RIFP Post Doc profiles

RIFP Fellows are appointed across a very broad range of science areas – from studies of interstellar dust to development of new surfactant molecules for pharmaceutical or detergent uses. Here you can read about the researchers employed under the programme and their projects by clicking on their name. These pages for each Fellow are in the process of being created at the moment – the project titles for the first and second groups of Fellowships to be awarded are also available.



Sepideh Aliasghari

(Credit: Sepideh Aliasghari)

Copper supper conducting radio frequency (SRF) cavity preparation and deposition

Fellowship started: June 2017
Fellowship ending: June 2019

Sepideh got her BSc in chemistry and MSc in material science from Sharif University of Iran. Her initial career was as a technical manager in a metallurgical research centre. She gained her PhD in material science and engineering (corrosion and protection) from the University of Manchester, and followed this as a postdoctoral research associate on plasma electrolytic oxidation (PEO) on titanium.

The use of copper as a main accelerator cavity material is primarily due to lowering the cost of the cavity since high purity niobium costs around 40 times more than copper. Another important aspect is the copper thermal conductivity with respect to niobium that can be crucial in promptly transmitting the heat generated in local hot spots to the liquid helium bath. The aim of my work is a systematic study on the effect of substrate preparation to provide optimum interface quality to produce films which adhere strongly to reduce thermal contact resistance.

Important publications

  1. S. Aliasghari, M. Ghorbani, P. Skeldon, H. Karami, M. Movahedi, Effect of plasma electrolytic oxidation on joining of AA 5052 aluminium alloy to polypropylene using friction stir spot welding." Surface and Coatings Technology 313 (2017) 274–281.

  2. S. Aliasghari, P. Skeldon, and G. E. Thompson. "Plasma electrolytic oxidation of titanium in a phosphate/silicate electrolyte and tribological performance of the coatings." Applied Surface Science 316 (2014): 463-476.

  3. S. Aliasghari, A. Němcová, J. Čížek, A. Gholinia, P. Skeldon, and G. E. Thompson. "Effects of reagent purity on plasma electrolytic oxidation of titanium in an aluminate–phosphate electrolyte." Transactions of the IMF (2016).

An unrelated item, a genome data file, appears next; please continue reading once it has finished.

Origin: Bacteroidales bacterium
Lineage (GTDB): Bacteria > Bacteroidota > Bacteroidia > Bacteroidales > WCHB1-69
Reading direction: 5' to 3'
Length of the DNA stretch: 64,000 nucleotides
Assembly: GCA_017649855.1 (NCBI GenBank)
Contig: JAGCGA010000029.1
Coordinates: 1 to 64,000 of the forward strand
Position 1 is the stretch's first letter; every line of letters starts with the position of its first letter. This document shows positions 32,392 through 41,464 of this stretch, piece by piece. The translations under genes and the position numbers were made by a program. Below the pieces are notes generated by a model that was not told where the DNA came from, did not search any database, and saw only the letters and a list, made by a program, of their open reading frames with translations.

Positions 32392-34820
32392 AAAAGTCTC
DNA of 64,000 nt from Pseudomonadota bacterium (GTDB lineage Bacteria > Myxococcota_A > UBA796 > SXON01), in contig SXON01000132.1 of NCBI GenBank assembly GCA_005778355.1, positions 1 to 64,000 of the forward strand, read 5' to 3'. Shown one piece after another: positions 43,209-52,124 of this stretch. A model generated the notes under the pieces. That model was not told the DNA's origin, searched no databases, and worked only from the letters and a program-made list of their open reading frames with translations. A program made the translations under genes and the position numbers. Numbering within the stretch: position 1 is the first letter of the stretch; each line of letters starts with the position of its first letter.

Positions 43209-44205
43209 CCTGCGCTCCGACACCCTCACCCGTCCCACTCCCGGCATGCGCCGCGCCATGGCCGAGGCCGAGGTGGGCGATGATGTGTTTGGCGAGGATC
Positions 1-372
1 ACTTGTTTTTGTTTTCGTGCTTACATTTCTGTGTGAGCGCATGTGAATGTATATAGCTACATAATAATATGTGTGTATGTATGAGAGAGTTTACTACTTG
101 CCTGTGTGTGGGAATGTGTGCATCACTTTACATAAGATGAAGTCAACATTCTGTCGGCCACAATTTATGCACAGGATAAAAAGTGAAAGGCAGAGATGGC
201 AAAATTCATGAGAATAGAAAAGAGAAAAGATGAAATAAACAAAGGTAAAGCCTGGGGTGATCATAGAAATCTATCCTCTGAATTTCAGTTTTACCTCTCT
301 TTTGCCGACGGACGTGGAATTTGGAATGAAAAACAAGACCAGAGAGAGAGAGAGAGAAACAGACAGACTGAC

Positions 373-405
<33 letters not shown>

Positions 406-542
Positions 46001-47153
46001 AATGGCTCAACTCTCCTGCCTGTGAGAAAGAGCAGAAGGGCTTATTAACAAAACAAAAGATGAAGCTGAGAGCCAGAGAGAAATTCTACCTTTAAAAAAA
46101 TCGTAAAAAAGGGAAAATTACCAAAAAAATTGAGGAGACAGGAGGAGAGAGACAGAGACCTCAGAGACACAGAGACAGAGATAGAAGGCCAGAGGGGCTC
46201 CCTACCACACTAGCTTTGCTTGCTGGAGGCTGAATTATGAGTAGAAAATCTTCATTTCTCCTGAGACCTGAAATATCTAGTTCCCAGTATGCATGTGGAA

4. S. Aliasghari, S., T. Hashimoto, P. Skeldon, and G. E. Thompson. "Effect of Chloride Ions in Plasma Electrolytic Oxidation of Titanium." ECS Electrochemistry Letters 3. (2014): C17-C20.

  5. S. Aliasghari, A. Němcová, P. Skeldon, and G. E. Thompson. "Influence of coating morphology on adhesive bonding of titanium pre-treated by plasma electrolytic oxidation." Surface and Coatings Technology (2016).

Important talks

  1. S. Aliasghari, M. Ghorbani, P. Davami, N. Varahram, Characterization of Mixed metal oxide on titanium coated electrode based on RuO2-TiO2-IrO2, 13th Middle East corrosion conference & exhibition, 2010, Bahrain.

  2. S. Ahmadnia, S. Aliasghari, M. Ghorbani, Corrosion behavior of plasma electrolytic oxidation coatings in simulated body fluid (SBF) at silicate and calcium phosphate electrolytes, iMAT conference, Shiraz, Iran, 2016.

UK Astronomy Technology Centre

Carolyn Atkins

(Credit: Carolyn Atkins)

Additive manufacturing for the next generation of astronomical components

Fellowship started: August 2016
Fellowship ending: July 2018

My research investigates the application of additive manufacturing, commonly known as 3D printing, towards light-weight space-based optical components for astronomy. The advantage of additive manufacturing is that it allows the user to build an object layer-upon-layer in a wide range of materials, which means the designer is no longer constrained by traditional machining/tooling methods. Space-based imaging systems have to overcome the Earth’s gravity in order to achieve operation and therefore light-weight optical systems are paramount to ensure the maximum photon collecting area for a given launch-weight restriction. It is hoped during the two years of the fellowship that a series of proof-of-concept additively manufactured test samples will be created. These test samples will trial a variety of additive manufacturing materials and methods and study the effect of the light-weighting structures in terms of print-through upon the optical surface. The goal is to demonstrate that additive manufacturing can be used to create research grade optical components for space-based optical systems.

Important publications